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Investigation into Bacteroides persistence in drinking water distribution systems and alternative methods to detect this fecal indicator

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Bacteroides have been suggested as alternative indicators of fecal pollution since they are highly abundant in feces and are thought to have limited potential to grow in environment. However, recent

Bacteroides have been suggested as alternative indicators of fecal pollution since they are highly abundant in feces and are thought to have limited potential to grow in environment. However, recent literature suggests that Bacteroides can potentially survive within water distribution systems. The first objective of this study was therefore to investigate the validity of Bacteroides as a fecal indicator for drinking water through laboratory experiments and field studies. Experiments were performed using a laboratory scale PVC model water distribution system that was spiked with 109 Bacteroides. Samples were collected over the following four and analyzed by culture and molecular-based techniques. Second, field studies were performed by collecting water meters from two large chlorinated water distribution systems in central Arizona. Upon removal for repair by city personnel, meters were collected and biofilms samples were gathered within two hours. The biofilms were then analyzed using culture and molecular-based assays. The results from these studies support the hypothesis that Bacteroides DNA may be found in water distribution systems despite the difficulty of cultivating these bacterial cells. These experiments present the importance of considering biofilm interactions with fecal indicator bacteria when performing molecular assays on environmental samples, as biofilms may provide protection from high oxygen concentrations and grazing protozoa in bulk water that limit the persistence Bacteroides in the environment. Although the significance of biofilm interactions with surface or recreational waters may be small, they are likely important when considering drinking water delivered through distribution systems. The second objective of this study was to investigate alternative detection methodologies for the fecal indicator Bacteroides. In particular, this study focused on using a simplified protocol of Nucleic Acid Sequence Based Amplification (NASBA) and Thermophilic Helicase-Dependent Amplification (tHDA) to amplify the highly conserved 16s rRNA gene in the genomic DNA of fecal indicator Bacteroides. The results of this study show that the simplified NASBA procedure was not able to amplify the target, while continuous problems with tHDA exposed the methods lack of reliability. These results suggest higher reliability in the isothermal amplification methods needs to be achieved before application to environmental samples.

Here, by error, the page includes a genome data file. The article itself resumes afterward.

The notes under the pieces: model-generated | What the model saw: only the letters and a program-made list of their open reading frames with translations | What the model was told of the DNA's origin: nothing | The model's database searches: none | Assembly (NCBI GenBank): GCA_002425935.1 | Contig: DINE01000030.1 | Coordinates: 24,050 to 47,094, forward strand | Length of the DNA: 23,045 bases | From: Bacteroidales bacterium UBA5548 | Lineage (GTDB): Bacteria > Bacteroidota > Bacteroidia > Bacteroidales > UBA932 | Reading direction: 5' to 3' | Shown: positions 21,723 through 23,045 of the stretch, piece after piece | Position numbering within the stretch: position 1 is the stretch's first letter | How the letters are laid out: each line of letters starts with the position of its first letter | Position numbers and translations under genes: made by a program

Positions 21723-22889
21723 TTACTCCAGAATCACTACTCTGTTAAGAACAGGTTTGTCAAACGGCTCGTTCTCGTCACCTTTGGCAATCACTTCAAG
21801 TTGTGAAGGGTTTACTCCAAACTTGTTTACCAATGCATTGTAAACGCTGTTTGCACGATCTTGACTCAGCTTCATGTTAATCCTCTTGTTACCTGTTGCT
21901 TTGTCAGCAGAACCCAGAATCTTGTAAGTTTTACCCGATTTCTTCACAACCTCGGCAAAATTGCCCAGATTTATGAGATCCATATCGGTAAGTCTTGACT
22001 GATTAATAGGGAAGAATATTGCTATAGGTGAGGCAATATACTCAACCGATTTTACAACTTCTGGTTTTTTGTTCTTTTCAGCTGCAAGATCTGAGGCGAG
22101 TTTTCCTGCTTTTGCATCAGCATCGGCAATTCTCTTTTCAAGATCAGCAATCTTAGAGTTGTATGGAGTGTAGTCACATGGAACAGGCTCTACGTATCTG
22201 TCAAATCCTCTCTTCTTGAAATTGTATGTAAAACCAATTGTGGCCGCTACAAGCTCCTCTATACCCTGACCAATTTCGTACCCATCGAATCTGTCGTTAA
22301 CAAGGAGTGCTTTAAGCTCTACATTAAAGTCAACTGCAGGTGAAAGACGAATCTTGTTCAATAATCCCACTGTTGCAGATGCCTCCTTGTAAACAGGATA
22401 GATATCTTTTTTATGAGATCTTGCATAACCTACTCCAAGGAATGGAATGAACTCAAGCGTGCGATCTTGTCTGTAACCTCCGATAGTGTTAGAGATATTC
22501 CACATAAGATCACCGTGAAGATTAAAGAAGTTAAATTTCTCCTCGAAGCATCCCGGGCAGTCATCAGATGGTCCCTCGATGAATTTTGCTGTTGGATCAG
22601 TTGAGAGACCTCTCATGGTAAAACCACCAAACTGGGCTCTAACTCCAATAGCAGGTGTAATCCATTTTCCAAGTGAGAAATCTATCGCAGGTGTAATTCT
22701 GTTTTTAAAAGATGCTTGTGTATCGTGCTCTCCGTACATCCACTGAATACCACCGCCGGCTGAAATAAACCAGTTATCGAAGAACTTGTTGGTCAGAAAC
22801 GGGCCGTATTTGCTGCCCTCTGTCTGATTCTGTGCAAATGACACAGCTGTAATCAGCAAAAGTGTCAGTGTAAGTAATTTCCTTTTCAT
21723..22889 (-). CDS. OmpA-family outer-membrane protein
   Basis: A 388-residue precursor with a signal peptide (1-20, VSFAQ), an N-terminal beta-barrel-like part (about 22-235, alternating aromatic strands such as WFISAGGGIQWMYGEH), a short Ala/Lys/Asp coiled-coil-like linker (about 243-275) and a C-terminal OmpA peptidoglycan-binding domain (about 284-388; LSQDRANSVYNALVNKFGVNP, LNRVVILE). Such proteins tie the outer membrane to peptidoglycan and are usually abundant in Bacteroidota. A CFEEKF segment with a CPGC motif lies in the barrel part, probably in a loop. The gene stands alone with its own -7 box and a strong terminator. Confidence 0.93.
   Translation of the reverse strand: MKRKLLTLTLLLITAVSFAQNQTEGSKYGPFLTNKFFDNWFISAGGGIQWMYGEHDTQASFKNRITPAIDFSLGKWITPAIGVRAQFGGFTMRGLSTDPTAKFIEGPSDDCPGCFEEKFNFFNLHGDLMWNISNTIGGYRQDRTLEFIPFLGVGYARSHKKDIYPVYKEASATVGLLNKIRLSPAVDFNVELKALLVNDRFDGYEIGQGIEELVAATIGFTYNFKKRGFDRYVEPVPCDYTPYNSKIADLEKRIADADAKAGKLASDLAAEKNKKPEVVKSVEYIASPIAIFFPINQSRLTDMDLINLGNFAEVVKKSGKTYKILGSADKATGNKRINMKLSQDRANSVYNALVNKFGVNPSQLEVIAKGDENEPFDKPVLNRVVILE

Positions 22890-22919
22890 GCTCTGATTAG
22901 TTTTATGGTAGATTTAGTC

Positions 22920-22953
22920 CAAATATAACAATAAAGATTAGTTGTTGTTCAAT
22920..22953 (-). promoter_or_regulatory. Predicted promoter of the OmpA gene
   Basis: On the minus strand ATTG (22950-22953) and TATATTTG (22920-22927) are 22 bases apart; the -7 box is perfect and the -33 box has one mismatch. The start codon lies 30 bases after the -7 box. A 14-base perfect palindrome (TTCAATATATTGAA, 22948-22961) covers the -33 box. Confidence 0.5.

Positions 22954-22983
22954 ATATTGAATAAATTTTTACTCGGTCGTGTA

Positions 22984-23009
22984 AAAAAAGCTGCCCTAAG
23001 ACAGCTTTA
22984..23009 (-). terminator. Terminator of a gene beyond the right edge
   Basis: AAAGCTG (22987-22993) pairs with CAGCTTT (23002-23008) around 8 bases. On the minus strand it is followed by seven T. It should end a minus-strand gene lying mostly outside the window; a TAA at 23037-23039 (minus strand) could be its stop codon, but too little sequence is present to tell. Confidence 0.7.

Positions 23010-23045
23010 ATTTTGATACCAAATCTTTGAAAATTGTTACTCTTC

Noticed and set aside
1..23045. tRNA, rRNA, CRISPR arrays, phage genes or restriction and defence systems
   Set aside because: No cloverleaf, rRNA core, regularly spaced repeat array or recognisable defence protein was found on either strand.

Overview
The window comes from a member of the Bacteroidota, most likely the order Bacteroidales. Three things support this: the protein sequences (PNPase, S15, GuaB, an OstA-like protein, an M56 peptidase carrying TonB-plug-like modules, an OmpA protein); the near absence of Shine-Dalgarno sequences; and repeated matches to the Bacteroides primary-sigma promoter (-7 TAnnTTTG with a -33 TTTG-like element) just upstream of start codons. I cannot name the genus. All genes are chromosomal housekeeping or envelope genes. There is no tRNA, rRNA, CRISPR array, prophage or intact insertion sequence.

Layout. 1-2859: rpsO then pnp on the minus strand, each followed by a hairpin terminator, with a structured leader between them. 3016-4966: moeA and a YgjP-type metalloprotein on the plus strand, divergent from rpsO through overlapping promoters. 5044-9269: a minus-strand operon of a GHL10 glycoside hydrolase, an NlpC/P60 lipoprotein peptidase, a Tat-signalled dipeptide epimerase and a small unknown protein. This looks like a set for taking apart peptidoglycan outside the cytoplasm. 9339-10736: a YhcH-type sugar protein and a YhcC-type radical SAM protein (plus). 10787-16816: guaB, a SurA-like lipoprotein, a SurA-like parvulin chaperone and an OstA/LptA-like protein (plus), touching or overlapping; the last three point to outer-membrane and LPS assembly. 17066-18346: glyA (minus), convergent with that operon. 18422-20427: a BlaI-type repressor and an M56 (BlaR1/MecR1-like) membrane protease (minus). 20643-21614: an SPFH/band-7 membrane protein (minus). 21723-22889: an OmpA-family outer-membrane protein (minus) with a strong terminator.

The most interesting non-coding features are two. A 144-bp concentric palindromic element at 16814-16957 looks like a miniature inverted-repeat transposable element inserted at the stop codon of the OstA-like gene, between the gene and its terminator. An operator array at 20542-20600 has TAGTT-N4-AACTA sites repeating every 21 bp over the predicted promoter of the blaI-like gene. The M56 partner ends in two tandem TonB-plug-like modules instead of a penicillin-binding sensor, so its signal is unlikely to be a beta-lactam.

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  • 2012

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The use of Bacteroides genetic markers to identify microbial sources in natural water

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Water quality in surface water is frequently degraded by fecal contamination from human and animal sources, imposing negative implications for recreational water use and public safety. For this reason it

Water quality in surface water is frequently degraded by fecal contamination from human and animal sources, imposing negative implications for recreational water use and public safety. For this reason it is critical to identify the source of fecal contamination in bodies of water in order to take proper corrective actions for controlling fecal pollution. Bacteroides genetic markers have been widely used to differentiate human from other sources of fecal bacteria in water. The results of this study indicate that many assays currently used to detect human-specific Bacteroides produce false positive results in the presence of freshwater fish. To further characterize Bacteroides from fish and human, the fecal samples were cultured, speciated, and identified. As a result, forty six new Bacteroides 16S rRNA gene sequences have been deposited to the NCBI database. These sequences, along with selected animal fecal sample Bacteroides, were aligned against human B. volgatus, B. fragilis, and B. dorei to identify multi-segmented variable regions within the 16S rRNA gene sequence. The collected sequences were truncated and used to construct a cladogram, showing a clear separation between human B. dorei and Bacteroides from other sources. A proposed strategy for source tracking was field tested by collecting water samples from central AZ source water and three different recreational ponds. PCR using HF134 and HF183 primer sets were performed and sequences for positive reactions were then aligned against human Bacteroides to identify the source of contamination. For the samples testing positive using the HF183 primer set (8/13), fecal contamination was determined to be from human sources. To confirm the results, PCR products were sequenced and aligned against the four variable regions and incorporated within the truncated cladogram. As expected, the sequences from water samples with human fecal contamination grouped within the human clade. As an outcome of this study, a tool box strategy for Bacteroides source identification relying on PCR amplification, variable region analysis, human-specific Bacteroides PCR assays, and subsequent truncated cladogram grouping analysis has been developed. The proposed strategy offers a new method for microbial source tracking and provides step-wise methodology essential for identifying sources of fecal pollution.

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Date Created
  • 2012